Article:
The Related Companies, the company that won the right to develop the MTA’s Hudson Rail Yards, has announced the hiring of Jay Cross to run their development project. WIlliam Neuman of the New York Times City Room Blog filed this report:
You would think that anyone interested in developing the Hudson Yards on the West Side of Manhattan might want to avoid comparisons to the ill-fated proposal to build a stadium on the same site for the New York Jets, which fell apart three years ago.
The Related Companies announced on Tuesday that it is hiring Jay Cross, one of the men most closely associated with the Jets’ stadium project, to run its Hudson Yards development.
Related signed a preliminary agreement with the Metropolitan Transportation Authority last month making it the designated developer of the railyards west of Midtown, a deal worth an estimated $1 billion to the authority. The two sides are expected to sign a final contract for the development later this year.
In July, Mr. Cross, who is currently president of the Jets, will take over Related’s development team for the 26-acre site, which sits on both sides of 11th Avenue between 30th and 33rd Streets.
In a statement, Related’s chairman and chief executive, Stephen M. Ross, praised Mr. Cross’s familiarity with the railyards site, which is enormously complex. Mr. Cross led the stadium effort for the Jets.
Before new buildings can go up, the developer must build massive and costly platforms over the yards, even as Long Island Rail Road trains continue to operate on the tracks.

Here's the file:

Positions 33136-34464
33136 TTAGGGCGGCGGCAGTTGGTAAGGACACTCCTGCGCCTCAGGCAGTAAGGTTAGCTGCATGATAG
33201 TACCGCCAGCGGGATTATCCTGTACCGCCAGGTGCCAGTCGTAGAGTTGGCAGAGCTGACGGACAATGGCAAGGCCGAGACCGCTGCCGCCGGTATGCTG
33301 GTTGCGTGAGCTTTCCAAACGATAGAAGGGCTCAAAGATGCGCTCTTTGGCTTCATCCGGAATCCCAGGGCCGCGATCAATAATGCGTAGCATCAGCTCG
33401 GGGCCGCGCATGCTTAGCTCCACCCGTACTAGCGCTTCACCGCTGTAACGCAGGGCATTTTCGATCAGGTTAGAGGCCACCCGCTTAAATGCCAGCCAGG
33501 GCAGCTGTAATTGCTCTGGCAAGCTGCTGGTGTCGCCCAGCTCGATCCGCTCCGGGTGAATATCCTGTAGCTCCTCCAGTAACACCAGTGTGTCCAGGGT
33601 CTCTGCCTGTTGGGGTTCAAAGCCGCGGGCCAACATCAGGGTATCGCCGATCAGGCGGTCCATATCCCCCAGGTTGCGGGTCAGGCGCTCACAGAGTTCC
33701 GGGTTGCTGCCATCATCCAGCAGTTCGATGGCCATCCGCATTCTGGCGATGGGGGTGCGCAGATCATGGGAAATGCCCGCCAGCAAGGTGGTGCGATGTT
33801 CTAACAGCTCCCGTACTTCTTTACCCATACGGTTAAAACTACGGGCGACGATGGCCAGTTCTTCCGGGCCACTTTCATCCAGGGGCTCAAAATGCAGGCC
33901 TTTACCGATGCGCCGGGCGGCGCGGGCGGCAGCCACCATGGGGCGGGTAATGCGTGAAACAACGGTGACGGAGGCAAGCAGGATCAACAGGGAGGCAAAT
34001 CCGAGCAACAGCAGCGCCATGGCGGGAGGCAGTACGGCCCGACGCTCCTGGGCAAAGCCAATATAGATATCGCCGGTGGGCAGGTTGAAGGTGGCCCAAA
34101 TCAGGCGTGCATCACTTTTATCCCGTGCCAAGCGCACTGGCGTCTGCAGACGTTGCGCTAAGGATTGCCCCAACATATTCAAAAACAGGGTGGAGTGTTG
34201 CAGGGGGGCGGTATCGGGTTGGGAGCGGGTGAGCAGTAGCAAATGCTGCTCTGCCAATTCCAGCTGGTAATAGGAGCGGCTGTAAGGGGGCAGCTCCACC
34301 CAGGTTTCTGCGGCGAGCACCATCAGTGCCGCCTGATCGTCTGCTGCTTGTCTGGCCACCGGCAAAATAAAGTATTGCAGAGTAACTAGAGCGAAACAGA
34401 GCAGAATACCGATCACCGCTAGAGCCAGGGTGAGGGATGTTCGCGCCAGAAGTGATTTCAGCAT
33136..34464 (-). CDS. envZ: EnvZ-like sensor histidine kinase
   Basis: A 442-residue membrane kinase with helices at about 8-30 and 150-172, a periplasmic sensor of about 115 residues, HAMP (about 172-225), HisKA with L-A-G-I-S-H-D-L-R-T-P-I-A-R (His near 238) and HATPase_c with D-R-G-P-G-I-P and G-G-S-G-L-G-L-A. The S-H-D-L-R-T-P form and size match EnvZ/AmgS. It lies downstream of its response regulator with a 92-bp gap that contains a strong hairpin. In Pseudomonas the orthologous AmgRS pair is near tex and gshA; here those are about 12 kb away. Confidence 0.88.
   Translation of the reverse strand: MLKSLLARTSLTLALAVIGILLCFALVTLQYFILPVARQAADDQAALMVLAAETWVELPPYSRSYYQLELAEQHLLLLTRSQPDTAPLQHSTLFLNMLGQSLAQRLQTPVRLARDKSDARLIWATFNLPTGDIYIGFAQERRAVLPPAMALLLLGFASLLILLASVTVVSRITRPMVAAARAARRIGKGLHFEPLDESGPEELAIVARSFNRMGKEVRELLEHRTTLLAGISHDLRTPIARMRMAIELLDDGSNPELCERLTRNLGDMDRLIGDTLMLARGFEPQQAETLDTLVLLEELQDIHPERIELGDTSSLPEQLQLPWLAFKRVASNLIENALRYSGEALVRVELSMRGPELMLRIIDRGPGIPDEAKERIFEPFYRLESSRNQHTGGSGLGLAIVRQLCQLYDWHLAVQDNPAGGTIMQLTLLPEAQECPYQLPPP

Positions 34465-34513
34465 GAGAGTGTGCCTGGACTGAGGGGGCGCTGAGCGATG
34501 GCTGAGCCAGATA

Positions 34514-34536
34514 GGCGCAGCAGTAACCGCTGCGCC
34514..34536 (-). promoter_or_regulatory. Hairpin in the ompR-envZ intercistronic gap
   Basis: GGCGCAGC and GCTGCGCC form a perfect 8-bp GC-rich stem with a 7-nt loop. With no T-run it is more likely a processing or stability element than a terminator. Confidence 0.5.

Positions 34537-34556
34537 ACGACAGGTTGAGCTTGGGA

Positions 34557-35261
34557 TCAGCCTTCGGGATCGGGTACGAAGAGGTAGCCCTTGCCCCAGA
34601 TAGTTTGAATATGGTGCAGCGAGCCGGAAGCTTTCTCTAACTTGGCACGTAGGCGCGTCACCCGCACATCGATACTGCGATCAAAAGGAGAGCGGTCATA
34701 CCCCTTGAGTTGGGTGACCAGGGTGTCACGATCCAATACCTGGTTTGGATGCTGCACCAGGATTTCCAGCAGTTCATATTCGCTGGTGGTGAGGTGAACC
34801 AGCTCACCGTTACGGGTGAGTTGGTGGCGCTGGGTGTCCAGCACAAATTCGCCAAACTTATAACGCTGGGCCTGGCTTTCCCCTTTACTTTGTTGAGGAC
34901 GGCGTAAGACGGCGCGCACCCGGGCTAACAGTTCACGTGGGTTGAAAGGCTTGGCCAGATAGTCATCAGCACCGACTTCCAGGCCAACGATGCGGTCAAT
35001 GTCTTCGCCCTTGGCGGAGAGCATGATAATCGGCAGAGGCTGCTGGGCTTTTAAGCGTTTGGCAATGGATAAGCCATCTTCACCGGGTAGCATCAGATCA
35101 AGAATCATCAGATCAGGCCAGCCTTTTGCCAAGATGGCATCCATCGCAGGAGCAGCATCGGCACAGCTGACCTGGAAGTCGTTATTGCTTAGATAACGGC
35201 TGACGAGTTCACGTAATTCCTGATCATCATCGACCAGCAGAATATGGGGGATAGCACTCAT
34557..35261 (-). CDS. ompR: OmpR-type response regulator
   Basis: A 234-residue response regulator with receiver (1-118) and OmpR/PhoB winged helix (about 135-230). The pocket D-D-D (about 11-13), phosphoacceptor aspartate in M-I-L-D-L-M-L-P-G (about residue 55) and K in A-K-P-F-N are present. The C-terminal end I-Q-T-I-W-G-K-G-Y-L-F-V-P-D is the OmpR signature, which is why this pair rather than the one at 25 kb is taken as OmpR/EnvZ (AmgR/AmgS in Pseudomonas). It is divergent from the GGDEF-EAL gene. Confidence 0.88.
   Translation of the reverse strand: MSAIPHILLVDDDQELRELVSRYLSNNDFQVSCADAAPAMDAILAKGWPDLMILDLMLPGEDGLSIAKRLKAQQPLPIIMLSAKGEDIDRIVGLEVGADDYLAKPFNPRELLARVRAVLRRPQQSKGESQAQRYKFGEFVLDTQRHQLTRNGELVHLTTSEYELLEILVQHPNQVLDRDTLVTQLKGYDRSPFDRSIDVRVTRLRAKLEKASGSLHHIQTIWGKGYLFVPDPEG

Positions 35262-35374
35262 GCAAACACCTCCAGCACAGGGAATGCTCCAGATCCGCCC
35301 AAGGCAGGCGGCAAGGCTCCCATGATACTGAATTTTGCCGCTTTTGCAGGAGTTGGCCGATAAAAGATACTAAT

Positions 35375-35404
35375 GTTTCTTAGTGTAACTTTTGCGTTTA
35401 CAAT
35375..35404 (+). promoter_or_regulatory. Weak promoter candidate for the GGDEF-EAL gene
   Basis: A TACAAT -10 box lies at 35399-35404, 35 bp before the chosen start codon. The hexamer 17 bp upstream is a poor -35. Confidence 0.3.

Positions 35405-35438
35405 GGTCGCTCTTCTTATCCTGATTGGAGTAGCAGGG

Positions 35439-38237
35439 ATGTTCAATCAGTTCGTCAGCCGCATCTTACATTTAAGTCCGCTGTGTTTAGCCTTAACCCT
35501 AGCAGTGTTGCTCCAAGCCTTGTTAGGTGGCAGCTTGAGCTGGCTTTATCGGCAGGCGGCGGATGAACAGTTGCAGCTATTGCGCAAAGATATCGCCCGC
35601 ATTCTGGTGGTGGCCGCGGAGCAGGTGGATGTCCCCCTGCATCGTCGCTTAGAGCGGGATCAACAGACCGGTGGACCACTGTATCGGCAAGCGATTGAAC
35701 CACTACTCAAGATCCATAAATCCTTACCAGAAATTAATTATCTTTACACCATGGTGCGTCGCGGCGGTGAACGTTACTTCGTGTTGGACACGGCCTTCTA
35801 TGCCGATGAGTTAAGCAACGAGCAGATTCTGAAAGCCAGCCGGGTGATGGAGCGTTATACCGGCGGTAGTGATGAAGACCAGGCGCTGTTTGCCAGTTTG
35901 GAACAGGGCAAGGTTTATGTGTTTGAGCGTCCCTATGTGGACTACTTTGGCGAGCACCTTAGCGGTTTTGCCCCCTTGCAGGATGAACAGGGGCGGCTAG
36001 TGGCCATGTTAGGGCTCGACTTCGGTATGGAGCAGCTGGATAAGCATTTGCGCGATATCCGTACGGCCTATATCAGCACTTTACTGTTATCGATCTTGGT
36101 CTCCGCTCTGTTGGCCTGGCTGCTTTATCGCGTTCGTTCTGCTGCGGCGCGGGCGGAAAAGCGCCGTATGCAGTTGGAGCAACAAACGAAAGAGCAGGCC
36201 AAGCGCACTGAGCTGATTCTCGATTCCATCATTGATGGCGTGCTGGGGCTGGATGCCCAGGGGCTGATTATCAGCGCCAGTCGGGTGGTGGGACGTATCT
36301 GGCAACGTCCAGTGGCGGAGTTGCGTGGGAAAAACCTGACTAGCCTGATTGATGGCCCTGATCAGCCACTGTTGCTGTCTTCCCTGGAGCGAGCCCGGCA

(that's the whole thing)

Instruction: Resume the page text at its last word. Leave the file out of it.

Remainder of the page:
Related has proposed to build 12 million square feet of office towers, apartment buildings and parks on top of the platforms.
The Jets deal came apart in June 2005, when state legislative leaders refused to give it their support. It had long been a priority of Mayor Michael R. Bloomberg and its defeat was a heavy blow to his agenda.
The stadium had also featured prominently in the city’s proposal to host the 2012 Olympics; without it, the Olympics bid was severely weakened and ultimately failed.
Tom K. Wright, the executive director of the Regional Plan Association, which opposed the stadium project but supports the transportation authority’s development plans for the site, said that Mr. Cross was a good choice because he knows the area.
“I thought he was a very good spokesperson for the Jets, did a very good job of presenting it and in particular he never burned any bridges with anybody,” Mr. Wright said. “Even having debated him publicly and privately on it, it was always just about the issues. It was never personal. In many ways it makes enormous sense to snap him up.”
In signing on with Related Mr. Cross will join another alumnus of the stadium wars. Jay Kriegel, the former executive director of the Olympics bid, works for the developer as a senior adviser.
xoxo Transit Blogger